Trump this Memorial Day weekend also threatened North Carolina that he would move the planned Republican Party convention from that state unless the Democratic governor Roy Cooper lifts all social distancing directives, allowing the Republicans to pack a stadium elbow to elbow, Covid-19 be damned.

Even worse then this holiday weekend’s series of direct tweets by Trump are the tweets of others retweeted by Trump. When you retweet, you pass along a message you came across to your followers. Trump has a history of retweeting some of the most inflammatory, vile, and crude screeds in this fashion. This weekend he passed along eight tweets from John K. Stahl, a failed Republican candidate for Congress from California.

Just in case you need a decoder for some of this garbage that Trump thinks you need to read, the first tweet takes a swipe at Stacey Abrams, the black former minority leader of the Georgia House of Representatives who might now be governor of that state if the Republicans had run a fair election. Abrams is considered a possible running mate for Joe Biden. The second tweet attacks Speaker of the House Nancy Pelosi, who Stahl calls “PolyGrip.” And the third plants the moniker “Malarkey the Racist” on Biden himself while calling Hillary Clinton, the 2016 Democratic presidential candidate who beat Trump by almost three million in the popular vote count, a “skank.” Trump has been trying to brand Biden as a racist ever since Biden made a gaffe in a radio interview Friday. A gaffe for which Biden quickly apologized. Even hear Trump apologize for anything? Neither have I.

Contrast that with the message from our previous president, commenorating Memorial Day 2020:

I still miss him.

####

Pale Blue Dot

A recent study found anecdotal evidence that our increased exposure to political strife is having a negative effect on our mental health, resulting in “frayed personal relationships, compromised emotional stability, and even physical problems.” So what else is new? I, for one, am getting sick and tired of writing about politics. I see it as a service, and personally cathartic. But still a stressful task.

So for once I’ll skip a political column and try something completely different. Pretty much lost in Donald Trump’s post-acquittal victory lap, NASA gave us all a Valentine’s gift. It reprocessed and re-released an image recorded thirty years ago, February 14, 1990, by Voyager 1, at the time 3.7 billion miles from the Sun.

Read more

And So It Goes….

US Senate

It is over now. In the 241 year history of the United States there have only been three impeachment trials of a president. The impeachment of Donald J. Trump ended just as expected, with his acquittal by the United States Senate. The Senators sat as jurors but heard no live witnesses and read no documentary evidence other than that gathered by the House of Representatives. That was a marked departure from all other impeachment trials in the Senate.

What have we learned? We have learned that our government process has devolved into one where only party loyalty and raw political power counts. The House, with the Democrats in the majority, did not allow Republicans to call witnesses. The Senate, with the Republicans in the majority, blocked witnesses and documents and considered voting to “dismiss” the charges without even allowing the House managers to present their case.

Read more

National Archive Gets Trumped

As you know I don’t usually report on other reporters. Nor do I link to material behind paywalls, although I support the use of paywalls to enable reporters to make a living. But there is a story justifiably blazing through the cloud that touches on many of the topics I hold dear and deserves a shout-out.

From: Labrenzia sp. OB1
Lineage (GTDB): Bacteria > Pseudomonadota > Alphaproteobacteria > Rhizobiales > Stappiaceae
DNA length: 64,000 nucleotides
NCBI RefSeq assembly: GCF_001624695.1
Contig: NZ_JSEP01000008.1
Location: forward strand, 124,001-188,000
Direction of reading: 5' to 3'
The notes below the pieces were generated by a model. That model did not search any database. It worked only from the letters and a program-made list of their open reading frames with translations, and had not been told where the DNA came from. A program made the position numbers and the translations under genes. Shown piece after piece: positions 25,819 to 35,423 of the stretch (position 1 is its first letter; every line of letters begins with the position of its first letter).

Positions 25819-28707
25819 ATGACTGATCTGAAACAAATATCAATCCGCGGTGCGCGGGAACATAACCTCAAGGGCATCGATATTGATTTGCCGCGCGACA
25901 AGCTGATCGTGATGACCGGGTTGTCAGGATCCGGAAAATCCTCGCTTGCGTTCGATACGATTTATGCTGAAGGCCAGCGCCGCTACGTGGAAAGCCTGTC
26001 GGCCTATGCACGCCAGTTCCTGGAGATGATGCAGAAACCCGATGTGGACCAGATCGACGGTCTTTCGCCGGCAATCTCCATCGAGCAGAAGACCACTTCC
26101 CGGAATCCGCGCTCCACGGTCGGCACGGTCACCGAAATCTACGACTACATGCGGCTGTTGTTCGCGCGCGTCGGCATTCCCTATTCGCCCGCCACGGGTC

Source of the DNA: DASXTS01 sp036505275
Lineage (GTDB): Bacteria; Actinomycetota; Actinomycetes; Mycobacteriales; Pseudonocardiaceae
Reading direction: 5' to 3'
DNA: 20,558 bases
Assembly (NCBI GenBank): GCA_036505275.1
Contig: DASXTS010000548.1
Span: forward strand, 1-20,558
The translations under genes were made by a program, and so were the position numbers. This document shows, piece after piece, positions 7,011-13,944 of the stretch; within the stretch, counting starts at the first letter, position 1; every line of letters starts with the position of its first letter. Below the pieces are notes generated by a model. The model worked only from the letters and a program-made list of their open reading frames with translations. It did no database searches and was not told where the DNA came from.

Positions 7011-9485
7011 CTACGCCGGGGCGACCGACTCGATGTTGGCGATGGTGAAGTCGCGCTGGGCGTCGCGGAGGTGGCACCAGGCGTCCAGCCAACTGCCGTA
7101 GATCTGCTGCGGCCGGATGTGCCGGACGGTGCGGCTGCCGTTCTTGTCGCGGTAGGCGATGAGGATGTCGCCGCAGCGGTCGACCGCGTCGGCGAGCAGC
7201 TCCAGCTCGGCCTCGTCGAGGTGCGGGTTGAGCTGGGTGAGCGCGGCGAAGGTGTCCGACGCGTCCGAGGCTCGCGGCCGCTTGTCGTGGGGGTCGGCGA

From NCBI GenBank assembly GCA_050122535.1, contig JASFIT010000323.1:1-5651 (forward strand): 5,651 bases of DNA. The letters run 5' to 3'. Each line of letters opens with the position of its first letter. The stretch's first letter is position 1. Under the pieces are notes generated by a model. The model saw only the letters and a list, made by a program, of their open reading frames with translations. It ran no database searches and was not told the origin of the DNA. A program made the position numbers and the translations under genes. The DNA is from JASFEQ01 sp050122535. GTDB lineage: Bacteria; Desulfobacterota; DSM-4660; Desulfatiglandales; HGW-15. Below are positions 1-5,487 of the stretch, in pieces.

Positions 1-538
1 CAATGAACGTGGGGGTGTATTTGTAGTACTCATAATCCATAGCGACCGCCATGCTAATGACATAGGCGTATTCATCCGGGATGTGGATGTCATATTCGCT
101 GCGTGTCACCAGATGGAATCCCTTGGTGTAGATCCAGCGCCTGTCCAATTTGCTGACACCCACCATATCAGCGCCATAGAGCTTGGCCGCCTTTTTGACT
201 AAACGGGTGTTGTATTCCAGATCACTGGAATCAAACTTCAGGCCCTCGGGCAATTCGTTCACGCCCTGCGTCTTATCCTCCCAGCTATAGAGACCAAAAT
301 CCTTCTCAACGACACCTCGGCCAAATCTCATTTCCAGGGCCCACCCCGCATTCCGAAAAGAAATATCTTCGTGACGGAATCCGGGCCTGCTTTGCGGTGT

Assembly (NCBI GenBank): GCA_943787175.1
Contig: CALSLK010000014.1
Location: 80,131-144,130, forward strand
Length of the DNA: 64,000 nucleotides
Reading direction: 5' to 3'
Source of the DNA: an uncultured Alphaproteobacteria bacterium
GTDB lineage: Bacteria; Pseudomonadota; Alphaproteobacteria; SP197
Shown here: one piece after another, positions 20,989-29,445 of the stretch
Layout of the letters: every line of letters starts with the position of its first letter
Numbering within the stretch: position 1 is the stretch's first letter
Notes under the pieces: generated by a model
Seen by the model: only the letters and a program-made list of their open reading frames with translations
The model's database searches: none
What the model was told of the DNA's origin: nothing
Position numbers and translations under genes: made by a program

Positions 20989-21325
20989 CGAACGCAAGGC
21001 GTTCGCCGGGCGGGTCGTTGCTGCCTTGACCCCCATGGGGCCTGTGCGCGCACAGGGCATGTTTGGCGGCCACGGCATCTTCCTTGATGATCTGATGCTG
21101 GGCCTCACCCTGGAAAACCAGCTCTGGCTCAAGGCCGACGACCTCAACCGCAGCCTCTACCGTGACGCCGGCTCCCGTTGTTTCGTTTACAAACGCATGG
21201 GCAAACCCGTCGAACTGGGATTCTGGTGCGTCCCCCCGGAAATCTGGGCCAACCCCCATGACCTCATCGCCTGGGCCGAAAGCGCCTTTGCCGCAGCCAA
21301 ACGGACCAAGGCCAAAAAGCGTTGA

My tip of the hat goes to Joe Heim of the Washington Post and his story, “National Archives exhibit blurs images critical of President Trump.” Tweet National Archives TrumpedHeim, in a Twitter post after the story went viral, said his story was in part due to “chance.” I’ll respectfully disagree. Heim was visiting the National Archive when he noticed something that had nothing to do with his reporting assignment. That’s not chance. That’s good reporting. I’ve often told journalism students the best story ideas come from their own observations. A good reporter always keeps eyes open.

Read more

Muller to Barr RE: “Public Confusion”

I didn’t. I really did not want to write about this again. I’ve got several much more interesting things half written that I’d like to finish. But I keep coming back to what is alleged by many to be the most popular quotation in the English language, “The only thing necessary for the triumph of evil is that good men do nothing.” Edmund Burke, John Stuart Mill? For a discussion on the source see quoteinvestigator.

The night before Attorney General William Barr was to testify before the Senate Judiciary Committee, the Washington Post first reported that Special Counsel Robert Mueller had, on March 27th, 2019, sent a letter to Barr characterizing Barr’s four page memo to Congress, dated March 24,

The summary letter the Department sent to Congress and released to the public late in the afternoon of March 24 did not fully capture the context, nature, and substance of this Office’s work and conclusions. We communicated that concern to the Department on the morning of March 25. There is now public confusion about critical aspects of the results of our investigation. This threatens to undermine a central purpose for which the Department appointed the Special Counsel: to assure full public confidence in the outcome of the investigations

Read more

Trump and the Employment Report, fact and fiction, Pt. 2

Numbers are funny things. Even though they appear to be absolute, a clever manipulator can twist them to make pretty much any point he wants to make. Take President Trump’s statement from February: “Ninety-four million Americans are out of the labor force.” It might seem preposterous but it is correct, as the great sage Obi-Wan-Kenobi once said, “from a certain point of view.”

It is the number you get if you take the total U.S. population 16-years of age and older and subtract the people the BLS says are in the labor force. That number includes everyone who is retired, and most high-school, college, graduate or vocational school student. It also includes the disabled, homemakers, some self-employed and those living off their investments.

My guide to reporting the employment report continues at businessjournalism.org….

« Older Entries